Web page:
Florida has room to improve in return game

Dan Mullen promised a renewal of special teams upon his return to Florida. In some ways, it has paid off. Putting more starters on special teams shored up some of the deficiencies, and, for instance, revealed Tyrie Cleveland to be a superlative gunner on punts.

One place it hasn’t really shown up is in the return game. In large part, Mullen’s Gators have taken a pass on returns.

In 2018, the punt return situation was still fairly normal. Freddie Swain returned 22 punts, and he took one of them back for a touchdown. The team as a whole had 27, and that’s in line with most of the last decade of Florida football. It’s down from the days of Brandon James, and it’s up from 2012 when opponents wouldn’t punt to Andre Debose, but it’s within the standard window.

Last year, however, Swain only attempted 14 punt returns. Kadarius Toney also got one shot at a return, so that makes 15 total. Since 2009 only the 2017 team had fewer punt return attempts at 13, but it did so in only 11 games. From a punt returns per game standpoint, the ’19 team was at the bottom.

Kickoff returns are a little more complicated. Some opponents can just put the ball through the end zone if their kicker has the leg to do it. Comparing back in time has to account for rule changes, such as the ball going out to the 25-yard-line on touchbacks in 2012 and the fair catch rule in 2018.

In ’09, Florida returned 40 kickoffs. In 2010 it tried 53 kickoff returns, and in 2011 it tried 47. Since then, only the 2014 team (41) has been above the 40 threshold. The 2012 rule change resulted in more touchbacks everywhere, Gainesville included.

UF’s kickoff returns dipped below 30 in the two years preceding Mullen’s return, but they fell off a cliff once he got there. In 2018, Florida only returned 11 kickoffs. In 2019, the number fell to eight. For the whole year. In 13 games.

Again, opponent strategy makes a difference. In the opener, Miami put two kickoffs short of the end zone, and UF did return both rather than fair catch them. Afterwards, the Hurricanes put every kickoff into or out of the end zone. Kentucky also put every kickoff into or through the end zone, and the Gators registered no returns in that game.

The fair catch rule does appear to have made kickoff returns fall some more, at least in the SEC. From 2012 when the extended touchback rule went into effect, the SEC leader in total kickoff returns attempted was always at least 40. Most years had four league teams in the 40s. In both 2018 and 2019, no SEC teams had more than 38.

That said, few kickers are able to reliably put the ball through the end zone. Eddy PiƱeiro could, and his two years (2016: 15, and 2016: nine) are easily the lowest for Florida’s kickoff return defense. But Florida’s opponents were back up to 34 kickoff returns attempted in 2018 and 25 in 2019. Even as the Gators were not returning many kickoffs, their opponents were doing so at a more normal level.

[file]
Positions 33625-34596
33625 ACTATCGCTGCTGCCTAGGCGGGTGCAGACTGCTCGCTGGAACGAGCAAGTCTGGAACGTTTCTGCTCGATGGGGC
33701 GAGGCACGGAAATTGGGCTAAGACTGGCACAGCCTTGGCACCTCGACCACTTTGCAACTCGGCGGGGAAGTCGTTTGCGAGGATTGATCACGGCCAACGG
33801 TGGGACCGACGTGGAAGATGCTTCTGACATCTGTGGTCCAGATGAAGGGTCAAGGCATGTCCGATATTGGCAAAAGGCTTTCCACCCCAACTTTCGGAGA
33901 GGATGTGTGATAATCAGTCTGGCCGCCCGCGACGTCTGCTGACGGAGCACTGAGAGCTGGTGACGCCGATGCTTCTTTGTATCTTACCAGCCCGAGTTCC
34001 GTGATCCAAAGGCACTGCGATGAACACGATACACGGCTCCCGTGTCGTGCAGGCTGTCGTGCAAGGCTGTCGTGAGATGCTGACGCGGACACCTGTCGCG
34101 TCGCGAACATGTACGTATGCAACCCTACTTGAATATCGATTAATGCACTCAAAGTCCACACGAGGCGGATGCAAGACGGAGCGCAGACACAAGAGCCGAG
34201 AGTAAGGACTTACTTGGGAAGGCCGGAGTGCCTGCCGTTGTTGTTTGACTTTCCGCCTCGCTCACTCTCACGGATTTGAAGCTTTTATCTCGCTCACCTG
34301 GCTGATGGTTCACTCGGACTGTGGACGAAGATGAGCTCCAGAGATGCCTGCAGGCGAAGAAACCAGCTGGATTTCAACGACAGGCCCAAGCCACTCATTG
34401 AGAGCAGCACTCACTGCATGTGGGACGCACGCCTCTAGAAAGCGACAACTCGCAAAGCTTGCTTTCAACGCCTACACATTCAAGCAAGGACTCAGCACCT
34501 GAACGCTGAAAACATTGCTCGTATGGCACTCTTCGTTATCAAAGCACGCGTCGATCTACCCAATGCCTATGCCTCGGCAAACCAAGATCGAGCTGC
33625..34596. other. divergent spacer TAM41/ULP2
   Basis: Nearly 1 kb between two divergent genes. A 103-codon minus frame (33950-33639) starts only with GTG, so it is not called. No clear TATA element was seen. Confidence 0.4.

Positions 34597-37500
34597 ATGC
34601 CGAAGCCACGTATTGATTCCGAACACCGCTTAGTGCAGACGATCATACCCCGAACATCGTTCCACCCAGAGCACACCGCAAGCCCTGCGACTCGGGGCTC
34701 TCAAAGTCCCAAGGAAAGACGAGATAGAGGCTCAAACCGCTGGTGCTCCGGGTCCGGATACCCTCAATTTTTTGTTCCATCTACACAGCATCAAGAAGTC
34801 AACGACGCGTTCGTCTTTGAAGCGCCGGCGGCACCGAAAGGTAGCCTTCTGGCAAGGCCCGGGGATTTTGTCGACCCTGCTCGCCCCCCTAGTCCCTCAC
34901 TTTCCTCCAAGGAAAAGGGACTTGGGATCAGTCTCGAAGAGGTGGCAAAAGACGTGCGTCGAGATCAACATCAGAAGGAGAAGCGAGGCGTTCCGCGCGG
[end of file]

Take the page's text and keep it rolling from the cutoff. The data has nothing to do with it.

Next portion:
I think it comes down to a willingness to take kickoffs out of the end zone. A clear example of that is Alabama from a year ago.

The 2019 Crimson Tide were second in the SEC with 30 kickoff attempts. However, more than half of them came in three games: Texas A&M, LSU, and Auburn. The Aggies hung around a while, and the two sets of Tigers gave Bama its only two losses. When the games were tight, Nick Saban authorized kickoff returns. While breezing to lopsided wins, he played it safe and trusted his offense to take care of things.

Mullen wasn’t always as down on kickoff returns as he has been the last two years. His Mississippi State teams bounced around the conference ordering, sometimes being near the top and sometimes being near the bottom in total kickoff returns. He had more when his defenses were less good, which should make obvious sense, but Florida has been dead last the past two years. Nothing like that happened in Starkville.

I can’t say for sure why Mullen has been so down on his return units. Some of it could be simple risk aversion, since the return game is disproportionately likely to produce game-changing turnovers. Under tremendous pressure to win right away as all Florida head coaches are, he may have decided that he’d take his chances with his offenses rather than try much with high risk/high reward returns. Or, at least on kickoffs, he may have not wanted to risk putting his offenses in field position holes if taking the ball out of the end zone failed to get to the 25-yard-line.

It may also be that he doesn’t have a returner he likes that much yet. Swain had a good average and the touchdown as a punt returner in 2018, but he was only at four yards per return last year. Toney has speed and moves but hasn’t been decisive in his few return attempts so far. Mullen signed some candidates for dynamic returner in Fenley Graham, Jaquavion Fraziars, and Tre’Vez Johnson, but they’re all true freshmen with no UF practices under their belts yet.

Florida could’ve used a game-changing play in the return game last year against LSU and Georgia, but none came. Will any come this year? It’s one of the few spots on the team that screams out for emphasis and improvement.

David Wunderlich
David Wunderlich is a born-and-raised Gator and a proud Florida alum. He has been writing about Florida and SEC football since 2006. He currently lives in Naples Italy, at least until the Navy stations his wife elsewhere. You can follow him on Twitter @Year2